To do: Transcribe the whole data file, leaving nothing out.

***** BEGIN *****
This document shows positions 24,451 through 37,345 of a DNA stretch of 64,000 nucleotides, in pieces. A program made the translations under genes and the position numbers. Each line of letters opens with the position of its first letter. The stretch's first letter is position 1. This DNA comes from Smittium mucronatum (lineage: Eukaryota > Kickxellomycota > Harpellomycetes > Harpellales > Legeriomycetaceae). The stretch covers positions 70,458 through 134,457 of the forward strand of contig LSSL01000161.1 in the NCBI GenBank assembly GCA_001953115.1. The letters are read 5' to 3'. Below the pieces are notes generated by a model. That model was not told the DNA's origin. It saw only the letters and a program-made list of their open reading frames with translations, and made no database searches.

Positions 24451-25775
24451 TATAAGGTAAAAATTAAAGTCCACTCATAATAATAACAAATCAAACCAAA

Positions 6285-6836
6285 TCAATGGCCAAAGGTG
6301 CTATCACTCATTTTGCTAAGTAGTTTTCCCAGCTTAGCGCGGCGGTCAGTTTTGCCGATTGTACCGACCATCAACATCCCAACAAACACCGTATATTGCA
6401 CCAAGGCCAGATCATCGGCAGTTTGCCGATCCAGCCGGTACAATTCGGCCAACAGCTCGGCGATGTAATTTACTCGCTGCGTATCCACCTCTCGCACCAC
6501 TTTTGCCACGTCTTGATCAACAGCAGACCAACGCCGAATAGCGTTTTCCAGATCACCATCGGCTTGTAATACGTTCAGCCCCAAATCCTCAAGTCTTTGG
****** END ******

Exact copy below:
This document shows positions 24,451 through 37,345 of a DNA stretch of 64,000 nucleotides, in pieces. A program made the translations under genes and the position numbers. Each line of letters opens with the position of its first letter. The stretch's first letter is position 1. This DNA comes from Smittium mucronatum (lineage: Eukaryota > Kickxellomycota > Harpellomycetes > Harpellales > Legeriomycetaceae). The stretch covers positions 70,458 through 134,457 of the forward strand of contig LSSL01000161.1 in the NCBI GenBank assembly GCA_001953115.1. The letters are read 5' to 3'. Below the pieces are notes generated by a model. That model was not told the DNA's origin. It saw only the letters and a program-made list of their open reading frames with translations, and made no database searches.

Positions 24451-25775
24451 TATAAGGTAAAAATTAAAGTCCACTCATAATAATAACAAATCAAACCAAA

Positions 6285-6836
6285 TCAATGGCCAAAGGTG
6301 CTATCACTCATTTTGCTAAGTAGTTTTCCCAGCTTAGCGCGGCGGTCAGTTTTGCCGATTGTACCGACCATCAACATCCCAACAAACACCGTATATTGCA
6401 CCAAGGCCAGATCATCGGCAGTTTGCCGATCCAGCCGGTACAATTCGGCCAACAGCTCGGCGATGTAATTTACTCGCTGCGTATCCACCTCTCGCACCAC
6501 TTTTGCCACGTCTTGATCAACAGCAGACCAACGCCGAATAGCGTTTTCCAGATCACCATCGGCTTGTAATACGTTCAGCCCCAAATCCTCAAGTCTTTGG